I saw a headache neurologist and a dysautonomia specialist (more on both of those in separate posts), but neither of them were the ones to which Dr. B referred me. And — another reason to love her — she had no problem with that and was still interested in what they had to say. Even better, when I told her the dysautonomia specialist didn’t have much to offer and essentially told me just to make sure I don’t decondition any further, Dr. B raised her eyebrows in surprise and kind of dismissed this, still interested in helping me fix this piece of the puzzle (those of you that haven’t done the doctor rounds might not realise that almost all of them tell you to simply exercise more (or gain/lose weight) (or take antidepressants), so I expected Dr. B to take the specialist’s assessment as bible and agree that I was just deconditioned). She suggested I do a growth hormone challenge (it involves a 17-hour fast, an 8am check-in and a 5-hour test where they give intravenous glucagon and then measure human growth hormone (HGH) response through blood draws) and said the worst side effect she’d seen was vomiting. I wanted to vomit at the thought of getting to a hospital at 8 in the morning. I went home to do some research; that was in July of last year.

When I saw her again at the end of September, I hadn’t done the HGH challenge and she didn’t give me a hard time at all. Three months after that appointment I still hadn’t found the nerve, so I emailed her a long message about my glucagon fears (those of you with mast cell/anaphylaxis/medication sensitivity issues can read my email* below for the reasons it gave me pause) which any other specialist would either not answer or reply that I should come in for an appointment to discuss. Instead, she sent me a very thoughtful, validating reply (not “For fuck sake, stop being such a scaredy-cat and do the bloody test since I’m the one doctor who is investigating all these things!”) and offered an alternative to glucagon — an insulin challenge test — which I agreed to … and then never did. They give you intravenous insulin, drop your blood sugar to 40 and then test HGH. I told her I was more comfortable with the devil I knew (hypoglycemia) then the one I didn’t. But, it turns out I’m not really comfortable with voluntarily meeting any devil. I’ve had my blood sugar drop into the 40s. It was absolutely horrific — one of the worst feelings I’ve ever felt. And, although they give you intravenous glucose right afterwards, I still couldn’t bring myself to do this test and subject myself to the crash when I thought they probably wouldn’t find anything.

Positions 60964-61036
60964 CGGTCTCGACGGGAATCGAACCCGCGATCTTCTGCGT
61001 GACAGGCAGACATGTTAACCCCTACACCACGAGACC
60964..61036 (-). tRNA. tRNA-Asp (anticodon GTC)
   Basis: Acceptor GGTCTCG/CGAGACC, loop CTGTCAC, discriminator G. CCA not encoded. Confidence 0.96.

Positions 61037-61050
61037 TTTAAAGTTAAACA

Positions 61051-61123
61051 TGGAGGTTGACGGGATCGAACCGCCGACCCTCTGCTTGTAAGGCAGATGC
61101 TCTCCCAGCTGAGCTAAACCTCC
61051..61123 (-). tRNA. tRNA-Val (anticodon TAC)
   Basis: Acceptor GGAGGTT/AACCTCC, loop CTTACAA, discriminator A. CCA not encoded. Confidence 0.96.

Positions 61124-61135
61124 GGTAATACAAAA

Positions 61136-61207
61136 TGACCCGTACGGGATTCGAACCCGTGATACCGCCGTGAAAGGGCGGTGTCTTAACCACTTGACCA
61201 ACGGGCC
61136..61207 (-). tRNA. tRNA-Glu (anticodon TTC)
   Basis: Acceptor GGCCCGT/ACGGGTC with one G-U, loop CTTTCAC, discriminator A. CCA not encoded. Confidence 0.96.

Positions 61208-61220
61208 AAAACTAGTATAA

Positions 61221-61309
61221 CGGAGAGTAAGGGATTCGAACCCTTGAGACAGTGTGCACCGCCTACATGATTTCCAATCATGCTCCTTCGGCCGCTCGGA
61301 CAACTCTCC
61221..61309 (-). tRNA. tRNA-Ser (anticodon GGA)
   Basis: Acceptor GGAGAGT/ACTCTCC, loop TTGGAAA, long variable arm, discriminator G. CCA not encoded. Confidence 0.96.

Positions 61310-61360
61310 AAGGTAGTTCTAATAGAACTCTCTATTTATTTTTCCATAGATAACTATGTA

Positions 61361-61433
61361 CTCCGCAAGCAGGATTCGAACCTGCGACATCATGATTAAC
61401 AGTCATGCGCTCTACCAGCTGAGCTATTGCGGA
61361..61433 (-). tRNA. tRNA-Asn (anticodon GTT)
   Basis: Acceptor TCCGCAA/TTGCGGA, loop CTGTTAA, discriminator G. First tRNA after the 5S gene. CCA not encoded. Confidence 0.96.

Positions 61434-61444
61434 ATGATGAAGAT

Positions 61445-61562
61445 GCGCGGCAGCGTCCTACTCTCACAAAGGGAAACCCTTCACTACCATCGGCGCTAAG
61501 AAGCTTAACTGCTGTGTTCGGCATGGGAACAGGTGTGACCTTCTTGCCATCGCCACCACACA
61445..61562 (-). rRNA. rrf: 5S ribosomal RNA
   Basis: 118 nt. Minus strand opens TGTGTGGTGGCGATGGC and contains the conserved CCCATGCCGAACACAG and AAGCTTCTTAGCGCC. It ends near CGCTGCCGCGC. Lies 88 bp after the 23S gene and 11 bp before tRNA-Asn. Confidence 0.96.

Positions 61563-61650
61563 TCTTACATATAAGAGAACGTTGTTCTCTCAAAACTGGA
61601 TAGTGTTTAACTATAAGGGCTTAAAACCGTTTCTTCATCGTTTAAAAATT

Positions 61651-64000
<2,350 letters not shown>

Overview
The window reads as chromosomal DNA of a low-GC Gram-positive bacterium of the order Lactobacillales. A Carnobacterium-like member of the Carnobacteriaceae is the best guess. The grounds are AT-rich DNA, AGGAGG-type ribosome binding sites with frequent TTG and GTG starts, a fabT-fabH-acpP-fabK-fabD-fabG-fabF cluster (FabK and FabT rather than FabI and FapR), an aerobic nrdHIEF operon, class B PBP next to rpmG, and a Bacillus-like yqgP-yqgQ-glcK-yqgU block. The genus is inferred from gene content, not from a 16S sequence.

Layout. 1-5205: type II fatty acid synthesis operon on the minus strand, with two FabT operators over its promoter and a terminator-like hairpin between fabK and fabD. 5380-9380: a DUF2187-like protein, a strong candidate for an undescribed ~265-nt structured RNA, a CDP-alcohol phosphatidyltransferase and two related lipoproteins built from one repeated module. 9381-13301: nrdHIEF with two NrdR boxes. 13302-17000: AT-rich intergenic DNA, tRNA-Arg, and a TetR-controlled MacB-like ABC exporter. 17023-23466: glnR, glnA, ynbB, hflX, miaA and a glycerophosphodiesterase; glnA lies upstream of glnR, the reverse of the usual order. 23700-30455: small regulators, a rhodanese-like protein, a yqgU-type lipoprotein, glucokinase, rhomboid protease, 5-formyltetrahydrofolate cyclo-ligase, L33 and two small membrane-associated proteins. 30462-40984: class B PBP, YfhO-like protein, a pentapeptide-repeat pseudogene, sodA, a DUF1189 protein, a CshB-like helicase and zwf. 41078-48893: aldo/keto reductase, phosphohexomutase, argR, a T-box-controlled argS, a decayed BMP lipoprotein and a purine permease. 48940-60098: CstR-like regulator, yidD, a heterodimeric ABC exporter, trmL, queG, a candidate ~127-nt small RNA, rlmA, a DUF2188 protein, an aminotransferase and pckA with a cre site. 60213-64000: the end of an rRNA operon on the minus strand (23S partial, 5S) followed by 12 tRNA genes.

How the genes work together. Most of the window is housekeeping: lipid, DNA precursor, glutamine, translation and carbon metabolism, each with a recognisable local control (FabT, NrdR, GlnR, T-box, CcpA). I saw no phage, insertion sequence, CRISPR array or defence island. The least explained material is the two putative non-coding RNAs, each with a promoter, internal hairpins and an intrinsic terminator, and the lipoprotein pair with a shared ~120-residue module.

So, I waited until my appointment this month — 8 months after she first wanted to investigate this avenue — and told her of my fears about the insulin challenge test as well. I expected her to just give up, to say there’s probably nothing wrong there, anyway, but she didn’t. She said there was an additional reason to do the insulin challenge (other than for HGH output) and that was that it can pick up a hypothalamus issue that the glucagon stimulation test can’t. Ok, I can get on board since it’s a two-fer. However, in another display of out-of-the-box-ness and medical generosity, she suggested I just try HGH injections without doing the challenge test. She said she had two other patients with the dyautonomia-mast cell-EDS trifecta (more on my EDS diagnosis at another time) and, even though neither one flunked the stimulation test, they tried HGH and had really good results. A friend of my sister-in-law’s had a lot of success with HGH and it has always been in the back of my head as something to try when I win the lotto. I read it cost thousands of dollars, but Dr. B’s prescription is “only” $138/month, so I’m on board. If/when I get the nerve, I can stop the HGH for a week and do the challenge test and, if I fail, insurance will pay for my prescription. An added bonus is my nurse who comes to my home every week (to give me intravenous fluids with my immunoglobulin infusions) can show me how to subcutaneously inject the HGH and I don’t need to go across town for a tutorial appointment.

Gratitude for good doctors! Wish me luck with the HGH.